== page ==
The employer also has a duty of care for staff members, to ensure that working conditions are safe, and suitable to deliver the service. 1.2. Describe how duty of care affects own work role. My duty of care means that I must aim to provide high quality care to the best of my ability and say if there are any reasons as to why I may be unable to do so. My organisation and I have a duty of care to ensure that the service users we care for are safe, protected from abuse by other service users, staff, carers, friends and family.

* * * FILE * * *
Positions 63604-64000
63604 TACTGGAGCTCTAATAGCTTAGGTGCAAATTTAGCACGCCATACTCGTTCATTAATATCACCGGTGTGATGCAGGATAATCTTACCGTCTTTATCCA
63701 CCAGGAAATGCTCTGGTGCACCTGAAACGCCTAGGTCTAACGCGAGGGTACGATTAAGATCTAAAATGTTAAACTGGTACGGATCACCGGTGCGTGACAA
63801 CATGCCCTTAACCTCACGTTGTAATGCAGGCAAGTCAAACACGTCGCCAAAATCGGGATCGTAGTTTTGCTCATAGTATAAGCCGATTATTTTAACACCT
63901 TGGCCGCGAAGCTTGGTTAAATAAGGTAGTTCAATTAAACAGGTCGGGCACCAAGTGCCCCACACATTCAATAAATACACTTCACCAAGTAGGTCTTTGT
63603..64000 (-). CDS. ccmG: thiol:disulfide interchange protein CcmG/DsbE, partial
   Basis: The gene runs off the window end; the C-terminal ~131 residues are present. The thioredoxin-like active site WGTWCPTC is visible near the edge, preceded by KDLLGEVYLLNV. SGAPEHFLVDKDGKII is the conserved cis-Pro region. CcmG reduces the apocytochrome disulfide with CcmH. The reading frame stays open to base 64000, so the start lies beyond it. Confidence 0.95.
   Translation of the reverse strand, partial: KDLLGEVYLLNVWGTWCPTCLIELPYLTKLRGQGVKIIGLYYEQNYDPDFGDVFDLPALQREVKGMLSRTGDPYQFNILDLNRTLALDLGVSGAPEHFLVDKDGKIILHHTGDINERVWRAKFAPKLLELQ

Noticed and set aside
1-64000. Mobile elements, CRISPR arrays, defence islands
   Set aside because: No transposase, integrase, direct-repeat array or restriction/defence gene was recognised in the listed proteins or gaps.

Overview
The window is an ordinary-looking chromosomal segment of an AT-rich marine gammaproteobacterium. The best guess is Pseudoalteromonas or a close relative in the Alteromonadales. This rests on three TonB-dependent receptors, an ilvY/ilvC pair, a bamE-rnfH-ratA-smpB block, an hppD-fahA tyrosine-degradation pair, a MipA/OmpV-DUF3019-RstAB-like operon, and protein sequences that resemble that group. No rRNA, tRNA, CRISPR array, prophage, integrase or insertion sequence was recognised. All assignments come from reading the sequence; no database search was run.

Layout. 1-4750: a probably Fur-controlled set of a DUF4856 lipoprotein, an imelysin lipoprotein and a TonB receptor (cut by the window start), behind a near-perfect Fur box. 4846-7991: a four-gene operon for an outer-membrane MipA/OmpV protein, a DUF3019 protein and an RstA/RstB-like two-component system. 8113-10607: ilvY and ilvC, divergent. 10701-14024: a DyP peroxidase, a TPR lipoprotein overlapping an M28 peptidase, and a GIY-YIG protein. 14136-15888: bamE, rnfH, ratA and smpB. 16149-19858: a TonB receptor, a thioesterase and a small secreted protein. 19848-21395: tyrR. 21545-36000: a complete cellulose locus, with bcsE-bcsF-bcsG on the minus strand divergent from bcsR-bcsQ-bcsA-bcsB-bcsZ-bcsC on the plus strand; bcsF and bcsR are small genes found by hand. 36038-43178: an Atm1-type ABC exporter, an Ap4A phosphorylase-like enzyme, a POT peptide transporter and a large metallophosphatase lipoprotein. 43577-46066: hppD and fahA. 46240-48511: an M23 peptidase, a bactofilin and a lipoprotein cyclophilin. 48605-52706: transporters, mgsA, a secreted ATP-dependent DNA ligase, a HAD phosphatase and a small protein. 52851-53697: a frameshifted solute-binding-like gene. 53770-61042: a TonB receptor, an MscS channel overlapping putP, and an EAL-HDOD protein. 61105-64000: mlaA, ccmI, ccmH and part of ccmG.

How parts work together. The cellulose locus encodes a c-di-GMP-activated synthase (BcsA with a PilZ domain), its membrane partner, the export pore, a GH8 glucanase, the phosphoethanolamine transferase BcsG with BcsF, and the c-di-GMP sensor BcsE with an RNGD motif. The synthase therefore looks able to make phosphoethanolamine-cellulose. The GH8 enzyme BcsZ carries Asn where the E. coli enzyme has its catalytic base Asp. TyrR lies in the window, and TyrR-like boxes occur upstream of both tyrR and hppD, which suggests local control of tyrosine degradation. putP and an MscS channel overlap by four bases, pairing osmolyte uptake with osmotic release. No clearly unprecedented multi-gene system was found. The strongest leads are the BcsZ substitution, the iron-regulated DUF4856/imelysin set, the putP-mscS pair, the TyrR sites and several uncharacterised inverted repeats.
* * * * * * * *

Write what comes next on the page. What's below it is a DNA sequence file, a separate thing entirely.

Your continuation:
1.2 Explain why it is important to work in a way that embeds person – centred values. It is important we work in this way in order to promote individuality, this allow individuals to make informed decisions and choices, as well as understand the consequences as well as possible risks of such decisions and choice that may well relate to their own health and wellbeing. We must do this within the appreciation of rights within the care value base. We can uphold this by empowering individuals to maintain their own independence. Each individual should have the right to privacy which encourages that person to maintain dignity and self-respect.